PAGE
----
EtherNet/IP allows you to leverage the availability of hundreds of IP-based devices — including those that weren't originally designed for an industrial setting — to help increase productivity, quality, efficiency and safety on the plant floor.

On top of this, you should integrate a manufacturing execution system (MES) into your enterprise and plant-floor operations to help synchronize your manufacturing tasks, quality procedures and inventory movements throughout production. An MES also enables you to capture vehicle-production information for regulatory compliance, warranties and continuous-improvement analysis.

Incorporating more information into the manufacturing process also enables customer feedback to reach the production line faster. Whereas it once took months for enough feedback to make its way back to manufacturers, it now can be done in days. Today's vehicles are smart enough that they can be plugged in for a diagnostic check, and any issues can be reported back immediately to the plant. That puts the onus on the plant to have a connected enterprise in place that's robust enough to route the information to the necessary workers so they can quickly address quality issues on the line.

Information Visibility

Having real-time information visibility can help you:

  • Understand what's happening across your enterprise, such as production workflows, overall equipment effectiveness (OEE), supplier deliveries, production times, parts inventories, etc.
  • Predict downtime events before they happen and intervene as needed.
  • Distribute event data or other information to the appropriate personnel so they can make necessary adjustments.

Understanding the effect disruptions can have and then relaying the relevant information across the enterprise to the right people can mean the difference between stalled and on-time production. This could include notifying a maintenance technician with relevant tooling information or informing scheduling personnel about supply-rerouting options.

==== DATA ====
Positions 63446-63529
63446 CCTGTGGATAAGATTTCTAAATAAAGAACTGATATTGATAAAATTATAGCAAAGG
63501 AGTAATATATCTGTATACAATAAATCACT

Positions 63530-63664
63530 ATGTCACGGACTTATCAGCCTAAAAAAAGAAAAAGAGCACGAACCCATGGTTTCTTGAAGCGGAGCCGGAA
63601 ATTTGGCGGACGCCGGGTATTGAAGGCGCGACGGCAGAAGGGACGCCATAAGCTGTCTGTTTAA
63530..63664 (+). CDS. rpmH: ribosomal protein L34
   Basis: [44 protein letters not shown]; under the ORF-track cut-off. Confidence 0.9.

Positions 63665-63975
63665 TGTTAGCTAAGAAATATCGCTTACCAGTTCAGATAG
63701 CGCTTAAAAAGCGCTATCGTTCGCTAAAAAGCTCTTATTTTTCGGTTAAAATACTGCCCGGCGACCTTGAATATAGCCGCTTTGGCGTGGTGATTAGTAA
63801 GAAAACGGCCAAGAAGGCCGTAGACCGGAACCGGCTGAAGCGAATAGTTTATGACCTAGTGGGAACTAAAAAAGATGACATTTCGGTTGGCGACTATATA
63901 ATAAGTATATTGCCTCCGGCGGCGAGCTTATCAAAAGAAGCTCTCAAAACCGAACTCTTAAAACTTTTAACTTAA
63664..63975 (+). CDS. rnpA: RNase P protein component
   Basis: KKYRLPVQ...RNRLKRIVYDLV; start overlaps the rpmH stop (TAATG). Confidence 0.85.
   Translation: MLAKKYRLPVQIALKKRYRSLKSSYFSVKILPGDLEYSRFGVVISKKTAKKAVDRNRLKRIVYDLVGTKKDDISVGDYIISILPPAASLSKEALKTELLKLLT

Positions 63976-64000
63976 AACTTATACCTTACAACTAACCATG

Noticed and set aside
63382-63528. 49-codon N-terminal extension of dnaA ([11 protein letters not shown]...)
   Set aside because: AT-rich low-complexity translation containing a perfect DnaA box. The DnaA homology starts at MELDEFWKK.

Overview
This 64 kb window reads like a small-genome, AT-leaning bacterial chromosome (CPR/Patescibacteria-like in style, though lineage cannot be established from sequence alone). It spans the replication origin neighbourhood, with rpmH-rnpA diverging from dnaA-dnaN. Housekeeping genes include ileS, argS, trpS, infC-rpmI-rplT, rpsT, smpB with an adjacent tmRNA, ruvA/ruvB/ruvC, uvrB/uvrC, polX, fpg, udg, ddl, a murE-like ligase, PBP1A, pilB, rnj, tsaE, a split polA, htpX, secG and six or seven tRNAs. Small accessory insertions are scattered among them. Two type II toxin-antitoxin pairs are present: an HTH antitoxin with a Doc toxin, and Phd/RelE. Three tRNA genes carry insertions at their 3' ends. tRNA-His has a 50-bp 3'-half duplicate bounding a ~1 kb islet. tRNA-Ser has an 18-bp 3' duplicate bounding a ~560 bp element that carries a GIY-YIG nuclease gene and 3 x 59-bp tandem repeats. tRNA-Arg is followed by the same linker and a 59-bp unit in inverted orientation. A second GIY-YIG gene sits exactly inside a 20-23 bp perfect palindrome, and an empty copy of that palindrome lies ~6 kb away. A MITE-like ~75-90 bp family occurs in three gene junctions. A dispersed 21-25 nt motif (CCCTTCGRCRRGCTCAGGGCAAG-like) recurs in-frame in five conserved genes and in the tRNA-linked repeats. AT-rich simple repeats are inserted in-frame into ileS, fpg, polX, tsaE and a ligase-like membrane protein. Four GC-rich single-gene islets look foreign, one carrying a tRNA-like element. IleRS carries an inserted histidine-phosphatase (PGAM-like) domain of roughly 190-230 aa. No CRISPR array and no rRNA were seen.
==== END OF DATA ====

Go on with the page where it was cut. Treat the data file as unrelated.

Production information also can be compiled and compared, whether it's within a single plant or across an enterprise. The use of comparative data has the potential to identify efficiencies, trends and best practices across your operations. For example, why does it take 10% longer to produce the same platform in one plant vs. another? Why is quality varying between production runs? The answer exists; it simply needs to be mined from your operations.

Workforce Productivity

A highly skilled and multitalented workforce that performs multiple jobs offers greater productivity and complements the latest automation technologies. Autoworkers need cross training to build their understanding and expertise across multiple areas.

Additionally, as automakers enter emerging markets, they need to replicate the successful operations they've built in established markets. Delivering comprehensive training to these employees is critical.

Nothing Stays the Same

Increased globalization and better-connected operations likely will push vehicle refreshes to occur at an even faster speed than today. At the same time, production volumes are only going to increase.

These factors will put continued pressure on the auto industry to be more versatile in its operations. They could also push the need for flexibility from the manufacturing level down to the supplier level. For the auto manufacturers that aren't putting in place strategies and solutions that can speed their manufacturing velocity today, these future challenges will prove all the more difficult to overcome tomorrow.